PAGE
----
Through practice, overtime you cultivate more identity with what I call, the essence of your being, (learning how to separate Awareness and Mental Activity), and you can learn not to get swept away by the waves of immediate experience. For now, the beginning practice, is to simply note I am aware of my negative self-talk. Non-judgmental attention loosens your grip on holding tightly to your evaluation of the moment. Non-judgment allows what is, to simply be as it is. It is coffee, the heat, the color, the papers wet and stained, and you rushing, heart beating fast, thoughts, feelings, sensations. By attacking, we don’t improve the situation, but only add fuel to the fire, or pile more suffering onto an already difficult situation. How would you support someone you love in a similar circumstance? Extend your own heart to yourself; this is the beginning of practicing self-kindness.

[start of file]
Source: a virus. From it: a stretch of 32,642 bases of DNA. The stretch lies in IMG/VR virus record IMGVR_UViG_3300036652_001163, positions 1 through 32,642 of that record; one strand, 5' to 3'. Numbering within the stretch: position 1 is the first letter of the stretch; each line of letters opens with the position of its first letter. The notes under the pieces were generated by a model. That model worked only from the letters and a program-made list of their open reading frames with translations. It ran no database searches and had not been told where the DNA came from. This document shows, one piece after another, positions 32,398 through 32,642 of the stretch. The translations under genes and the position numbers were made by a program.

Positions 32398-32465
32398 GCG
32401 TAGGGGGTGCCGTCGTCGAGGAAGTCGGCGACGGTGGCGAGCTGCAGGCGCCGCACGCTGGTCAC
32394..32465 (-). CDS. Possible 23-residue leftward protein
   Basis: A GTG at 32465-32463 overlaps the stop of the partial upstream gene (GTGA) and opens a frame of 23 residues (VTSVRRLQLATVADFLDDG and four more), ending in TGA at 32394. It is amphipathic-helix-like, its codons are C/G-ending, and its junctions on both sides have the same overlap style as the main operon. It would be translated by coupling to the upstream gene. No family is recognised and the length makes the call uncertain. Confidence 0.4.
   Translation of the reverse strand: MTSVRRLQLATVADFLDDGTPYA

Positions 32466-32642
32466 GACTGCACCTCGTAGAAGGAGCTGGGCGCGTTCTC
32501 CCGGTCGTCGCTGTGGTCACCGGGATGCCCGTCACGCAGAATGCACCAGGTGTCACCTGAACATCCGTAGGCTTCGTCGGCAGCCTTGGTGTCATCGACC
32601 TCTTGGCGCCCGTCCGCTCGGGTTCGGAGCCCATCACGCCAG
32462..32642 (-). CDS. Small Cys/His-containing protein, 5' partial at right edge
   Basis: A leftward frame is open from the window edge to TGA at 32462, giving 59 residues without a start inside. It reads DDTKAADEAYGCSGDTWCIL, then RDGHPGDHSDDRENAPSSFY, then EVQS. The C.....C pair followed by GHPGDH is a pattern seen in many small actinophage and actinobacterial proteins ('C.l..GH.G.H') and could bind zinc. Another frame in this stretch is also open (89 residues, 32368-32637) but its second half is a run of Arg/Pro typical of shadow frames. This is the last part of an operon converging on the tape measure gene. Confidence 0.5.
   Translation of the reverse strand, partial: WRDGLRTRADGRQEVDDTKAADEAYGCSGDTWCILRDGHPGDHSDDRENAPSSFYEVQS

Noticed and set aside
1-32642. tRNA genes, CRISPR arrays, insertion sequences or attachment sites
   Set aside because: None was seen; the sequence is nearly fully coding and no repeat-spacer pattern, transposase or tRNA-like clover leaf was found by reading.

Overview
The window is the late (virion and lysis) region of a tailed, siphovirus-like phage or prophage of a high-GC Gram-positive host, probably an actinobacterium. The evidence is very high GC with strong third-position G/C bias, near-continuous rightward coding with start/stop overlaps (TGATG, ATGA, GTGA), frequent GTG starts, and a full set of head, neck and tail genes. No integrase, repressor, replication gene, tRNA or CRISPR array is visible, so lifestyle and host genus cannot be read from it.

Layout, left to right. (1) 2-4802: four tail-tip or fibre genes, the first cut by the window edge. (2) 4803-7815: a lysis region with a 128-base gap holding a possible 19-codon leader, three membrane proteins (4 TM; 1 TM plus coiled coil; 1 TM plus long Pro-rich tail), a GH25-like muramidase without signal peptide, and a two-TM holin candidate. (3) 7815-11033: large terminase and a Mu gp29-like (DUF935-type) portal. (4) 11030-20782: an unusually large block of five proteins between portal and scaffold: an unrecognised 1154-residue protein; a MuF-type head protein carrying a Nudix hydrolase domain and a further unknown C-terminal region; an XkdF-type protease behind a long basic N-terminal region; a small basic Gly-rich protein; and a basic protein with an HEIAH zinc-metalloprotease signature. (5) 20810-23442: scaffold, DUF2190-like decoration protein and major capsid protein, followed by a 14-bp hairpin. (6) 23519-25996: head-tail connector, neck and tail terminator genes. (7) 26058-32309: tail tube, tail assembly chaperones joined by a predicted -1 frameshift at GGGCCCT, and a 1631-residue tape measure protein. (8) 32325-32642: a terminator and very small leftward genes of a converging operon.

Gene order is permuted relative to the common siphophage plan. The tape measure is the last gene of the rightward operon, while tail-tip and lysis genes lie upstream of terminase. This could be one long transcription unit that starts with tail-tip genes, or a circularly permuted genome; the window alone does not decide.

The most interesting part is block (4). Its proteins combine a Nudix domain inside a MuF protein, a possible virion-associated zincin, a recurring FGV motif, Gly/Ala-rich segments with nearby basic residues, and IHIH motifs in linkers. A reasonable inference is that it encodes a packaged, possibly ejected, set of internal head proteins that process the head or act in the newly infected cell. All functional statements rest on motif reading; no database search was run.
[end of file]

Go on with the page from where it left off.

Here is one key to a non-judgmental state: Try on the attitude of Curiosity. There is an open quality to curiosity versus the shutting down of judgment.

In examining this first element of Mindfulness, non-judgment, we are not attempting to shut ourselves down and suddenly become light and bright spirits that think only good thoughts. We are attempting to become conscious of our reflexive tendencies, so that we might then be able to choose to set down any fixed ideas that imprison us and create additional suffering. We are cultivating openness.

Notice I keep using the word Practiceor cultivate. We have spent a long time practicing the way we think and approach our lives. It takes time and commitment to try on new ways of being. This is not a quick fix, which is what trends are made of, quick fixes that do not last.  Mindfulness has stood the test of time and recently has been validated in scientific research as a way to create lasting positive changes.